Intro
0:00
Superposition
0:38
Superposition
0:39
Interference
1:31
Interference
1:32
Visual Example: Two Positive Pulses
2:33
Visual Example: Wave
4:02
Phase of Cycle
6:25
Phase Shift
7:31
Phase Shift
7:32
Standing Waves
9:59
Introduction to Standing Waves
10:00
Visual Examples: Standing Waves, Node, and Antinode
11:27
Standing Waves and Wavelengths
15:37
Standing Waves and Resonant Frequency
19:18
Doppler Effect
20:36
When Emitter and Receiver are Still
20:37
When Emitter is Moving Towards You
22:31
When Emitter is Moving Away
24:12
Doppler Effect: Formula
25:58
Example 1: Superposed Waves
30:00
Example 2: Superposed and Fully Destructive Interference
35:57
Example 3: Standing Waves on a String
40:45
Example 4: Police Siren
43:26
Example Sounds: 800 Hz, 906.7 Hz, 715.8 Hz, and Slide 906.7 to 715.8 Hz
48:49
Sound

36m 24s

Intro
0:00
Speed of Sound
1:26
Speed of Sound
1:27
Pitch
2:44
High Pitch & Low Pitch
2:45
Normal Hearing
3:45
Infrasonic and Ultrasonic
4:02
Intensity
4:54
Intensity: I = P/A
4:55
Intensity of Sound as an Outwardly Radiating Sphere
6:32
Decibels
9:09
Human Threshold for Hearing
9:10
Decibel (dB)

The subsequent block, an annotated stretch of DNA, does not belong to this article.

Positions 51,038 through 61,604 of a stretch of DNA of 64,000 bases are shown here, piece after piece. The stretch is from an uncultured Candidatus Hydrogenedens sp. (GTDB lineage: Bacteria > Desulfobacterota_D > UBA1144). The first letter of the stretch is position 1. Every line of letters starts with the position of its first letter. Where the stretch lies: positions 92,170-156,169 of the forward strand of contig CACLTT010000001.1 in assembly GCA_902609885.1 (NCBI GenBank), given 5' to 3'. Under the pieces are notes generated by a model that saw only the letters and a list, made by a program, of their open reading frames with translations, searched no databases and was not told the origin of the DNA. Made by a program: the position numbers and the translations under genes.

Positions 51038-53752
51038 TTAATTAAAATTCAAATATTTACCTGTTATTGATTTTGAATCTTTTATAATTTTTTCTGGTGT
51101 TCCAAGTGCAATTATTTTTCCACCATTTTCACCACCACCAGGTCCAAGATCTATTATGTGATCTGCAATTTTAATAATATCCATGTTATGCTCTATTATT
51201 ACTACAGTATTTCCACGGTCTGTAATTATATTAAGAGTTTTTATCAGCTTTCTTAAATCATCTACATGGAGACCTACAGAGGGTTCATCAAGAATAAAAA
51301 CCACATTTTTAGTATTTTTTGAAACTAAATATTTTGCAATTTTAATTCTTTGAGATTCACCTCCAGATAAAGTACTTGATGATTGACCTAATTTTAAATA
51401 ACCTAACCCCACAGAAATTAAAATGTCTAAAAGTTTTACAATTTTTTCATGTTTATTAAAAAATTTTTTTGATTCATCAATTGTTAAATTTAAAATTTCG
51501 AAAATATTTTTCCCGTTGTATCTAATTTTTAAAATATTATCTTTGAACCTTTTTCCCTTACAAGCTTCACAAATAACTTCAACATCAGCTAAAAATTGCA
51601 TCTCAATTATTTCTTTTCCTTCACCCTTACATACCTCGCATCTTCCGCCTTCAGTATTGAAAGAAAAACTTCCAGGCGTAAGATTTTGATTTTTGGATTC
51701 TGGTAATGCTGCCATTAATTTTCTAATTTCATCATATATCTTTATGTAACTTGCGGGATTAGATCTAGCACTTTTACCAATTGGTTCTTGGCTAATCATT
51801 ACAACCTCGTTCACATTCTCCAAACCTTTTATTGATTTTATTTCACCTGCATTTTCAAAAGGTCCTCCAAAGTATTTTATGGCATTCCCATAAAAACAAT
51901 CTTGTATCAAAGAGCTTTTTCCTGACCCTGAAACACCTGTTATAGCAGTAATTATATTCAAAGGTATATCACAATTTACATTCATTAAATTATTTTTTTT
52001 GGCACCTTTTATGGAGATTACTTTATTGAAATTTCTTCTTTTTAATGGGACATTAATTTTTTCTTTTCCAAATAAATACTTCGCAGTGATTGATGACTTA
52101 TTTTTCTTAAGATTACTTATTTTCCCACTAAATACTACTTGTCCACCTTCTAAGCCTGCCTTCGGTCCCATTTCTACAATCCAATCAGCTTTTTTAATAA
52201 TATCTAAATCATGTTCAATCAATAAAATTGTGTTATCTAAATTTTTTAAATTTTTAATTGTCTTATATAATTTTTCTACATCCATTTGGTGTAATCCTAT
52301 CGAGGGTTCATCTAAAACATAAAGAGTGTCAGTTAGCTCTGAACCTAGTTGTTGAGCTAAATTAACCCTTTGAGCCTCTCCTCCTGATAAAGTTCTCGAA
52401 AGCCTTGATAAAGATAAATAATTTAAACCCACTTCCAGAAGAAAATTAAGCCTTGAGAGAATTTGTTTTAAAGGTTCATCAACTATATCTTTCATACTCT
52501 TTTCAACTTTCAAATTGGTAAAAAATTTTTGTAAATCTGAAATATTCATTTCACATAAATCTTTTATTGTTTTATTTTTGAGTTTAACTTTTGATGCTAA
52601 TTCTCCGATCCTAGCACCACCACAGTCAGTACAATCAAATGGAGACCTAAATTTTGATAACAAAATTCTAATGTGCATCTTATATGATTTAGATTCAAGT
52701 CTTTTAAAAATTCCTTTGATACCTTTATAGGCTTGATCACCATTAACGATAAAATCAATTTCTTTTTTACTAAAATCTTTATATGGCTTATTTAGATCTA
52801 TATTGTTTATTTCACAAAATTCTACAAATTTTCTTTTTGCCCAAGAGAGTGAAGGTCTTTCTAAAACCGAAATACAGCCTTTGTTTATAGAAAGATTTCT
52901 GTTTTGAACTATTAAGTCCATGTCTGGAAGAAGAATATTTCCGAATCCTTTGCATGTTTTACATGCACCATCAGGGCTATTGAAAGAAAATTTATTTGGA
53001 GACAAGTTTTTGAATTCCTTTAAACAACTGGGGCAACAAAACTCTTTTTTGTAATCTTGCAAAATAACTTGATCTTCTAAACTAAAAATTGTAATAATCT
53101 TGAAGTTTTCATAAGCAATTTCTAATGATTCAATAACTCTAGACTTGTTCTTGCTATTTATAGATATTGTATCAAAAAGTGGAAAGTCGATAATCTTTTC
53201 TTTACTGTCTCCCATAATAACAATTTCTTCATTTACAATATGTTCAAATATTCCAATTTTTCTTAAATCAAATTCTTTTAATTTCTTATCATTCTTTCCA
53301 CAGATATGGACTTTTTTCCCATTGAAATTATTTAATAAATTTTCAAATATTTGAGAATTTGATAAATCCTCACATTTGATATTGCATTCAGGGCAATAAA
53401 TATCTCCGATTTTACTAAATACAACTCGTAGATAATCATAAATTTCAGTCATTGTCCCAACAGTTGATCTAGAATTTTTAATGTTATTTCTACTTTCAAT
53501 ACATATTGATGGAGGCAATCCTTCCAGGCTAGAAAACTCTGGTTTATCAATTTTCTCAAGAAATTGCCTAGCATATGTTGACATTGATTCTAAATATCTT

10:28
Sound Level β
11:53
Loudness Examples
13:44
Loudness Examples
13:45
Beats
15:41
Beats & Frequency
15:42
Audio Examples of Beats
17:04
Sonic Boom
20:21
Sonic Boom
20:22
Example 1: Firework
23:14
Example 2: Intensity and Decibels
24:48
Example 3: Decibels
28:24
Example 4: Frequency of a Violin
34:48
Light

19m 38s

Intro
0:00
The Speed of Light
0:31
Speed of Light in a Vacuum
0:32
Unique Properties of Light
1:20
Lightspeed!
3:24
Lightyear
3:25
Medium
4:34
Light & Medium
4:35
Electromagnetic Spectrum
5:49
Electromagnetic Spectrum Overview
5:50
Electromagnetic Wave Classifications
7:05
7:06
Microwave
8:30
Infrared and Visible Spectrum
9:02
Ultraviolet, X-rays, and Gamma Rays
9:33
So Much Left to Explore
11:07
So Much Left to Explore
11:08
Example 1: How Much Distance is in a Light-year?
13:16
Example 2: Electromagnetic Wave
16:50
Example 3: Radio Station & Wavelength
17:55
Section 7: Thermodynamics
Fluids

42m 52s

Intro
0:00
Fluid?
0:48